In the language of clinical psychology, depression is a syndrome: a cluster of emotional, physical and behavioral symptoms characterized by sadness, low self-esteem, loss of pleasure and, sometimes, difficulty functioning. If these problems persist over time, cause real suffering, and interfere with the business and pleasure of daily life, you may have a clinical depression.

In everyday conversation, people say they are depressed when they are feeling unhappy, down, blue, sad or hopeless. Living with a chronic health condition such as hepatitis C can be stressful and can lead to or exacerbate such feelings, especially when symptoms like fatigue are thrown into the mix.

More than one-third of people living with hepatitis C experience depression. We don’t completely understand why this is, but the virus interferes with a number of chemicals in our brains, which can lead to feelings of depression. Studies show that people who undergo hepatitis C treatment and are cured often report that depression is gone. Hepatitis C may also affect sleep, which in turn may cause depression. If you have difficulty sleeping, discuss this with your medical provider.

If the feelings of depression are overwhelming or persistent, you may benefit from seeing a mental health professional, such as a social worker, psychologist or psychiatrist. Professional intervention can reduce suffering and improve your quality of life.

Suicidal thoughts or attempts are one of the most serious symptoms of depression. If you or someone you love is suicidal, you should take the matter very seriously and seek help immediately. A good first step can be calling one of the national suicide hotlines at 1.800.SUICIDE (1.800.784.2433) or 1.800.273.TALK (1.800.273.8255). You can also go to your local emergency room and tell them you are suicidal; they can keep you safe.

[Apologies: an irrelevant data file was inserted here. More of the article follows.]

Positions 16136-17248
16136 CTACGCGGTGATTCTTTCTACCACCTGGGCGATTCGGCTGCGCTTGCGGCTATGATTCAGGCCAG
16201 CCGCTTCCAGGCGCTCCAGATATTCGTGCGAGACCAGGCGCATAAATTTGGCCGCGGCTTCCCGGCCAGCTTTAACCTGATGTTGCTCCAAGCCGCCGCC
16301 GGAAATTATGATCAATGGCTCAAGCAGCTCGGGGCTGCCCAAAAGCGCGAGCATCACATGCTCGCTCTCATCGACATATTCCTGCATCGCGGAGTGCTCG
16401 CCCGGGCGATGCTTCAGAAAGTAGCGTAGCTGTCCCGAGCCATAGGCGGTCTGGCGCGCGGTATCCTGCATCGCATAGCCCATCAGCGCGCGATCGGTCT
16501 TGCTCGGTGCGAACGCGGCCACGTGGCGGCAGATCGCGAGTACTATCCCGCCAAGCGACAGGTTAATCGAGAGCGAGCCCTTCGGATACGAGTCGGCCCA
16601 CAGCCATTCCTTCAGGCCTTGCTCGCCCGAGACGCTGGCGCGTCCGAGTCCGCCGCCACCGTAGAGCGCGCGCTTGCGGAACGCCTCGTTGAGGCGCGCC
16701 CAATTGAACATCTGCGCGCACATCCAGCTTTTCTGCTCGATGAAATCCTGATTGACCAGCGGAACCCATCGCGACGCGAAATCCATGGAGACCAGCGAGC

In the past, treatment for hepatitis C using peginterferon often caused depression. Fortunately, the newest drugs, known as direct-acting antivirals (DAAs), have radically changed the treatment landscape. These treatments are usually interferon-free, and in most cases, ribavirin-free. Ribavirin may cause mood swings, including depression. However, ribavirin is seldom used, and treatment with the newest DAAs has been a game-changer. In addition to lower risk of depression, the side effects tend to be much milder and treatment lengths are much shorter (usually around 12 weeks).

Before you begin a treatment regimen that includes interferon, it is vital to communicate with your clinician and possibly a mental health professional about any history of depression or other mental illness you may have experienced. You should keep in close contact with such caretakers while you are on treatment and communicate any feelings of depression you may have, in particular if you have suicidal thoughts.

Before starting hepatitis C treatment, tell your medical provider if you take any herbs, supplements, or drugs that may interact with hepatitis C medications. For instance, St. John’s wort should not be taken if you are also taking Daklinza, Harvoni, Sovaldi or other DAAs.

For more information and support for people living with, and at risk for, hepatitis C, please visit our sister site Hep.

Last Reviewed: October 24, 2019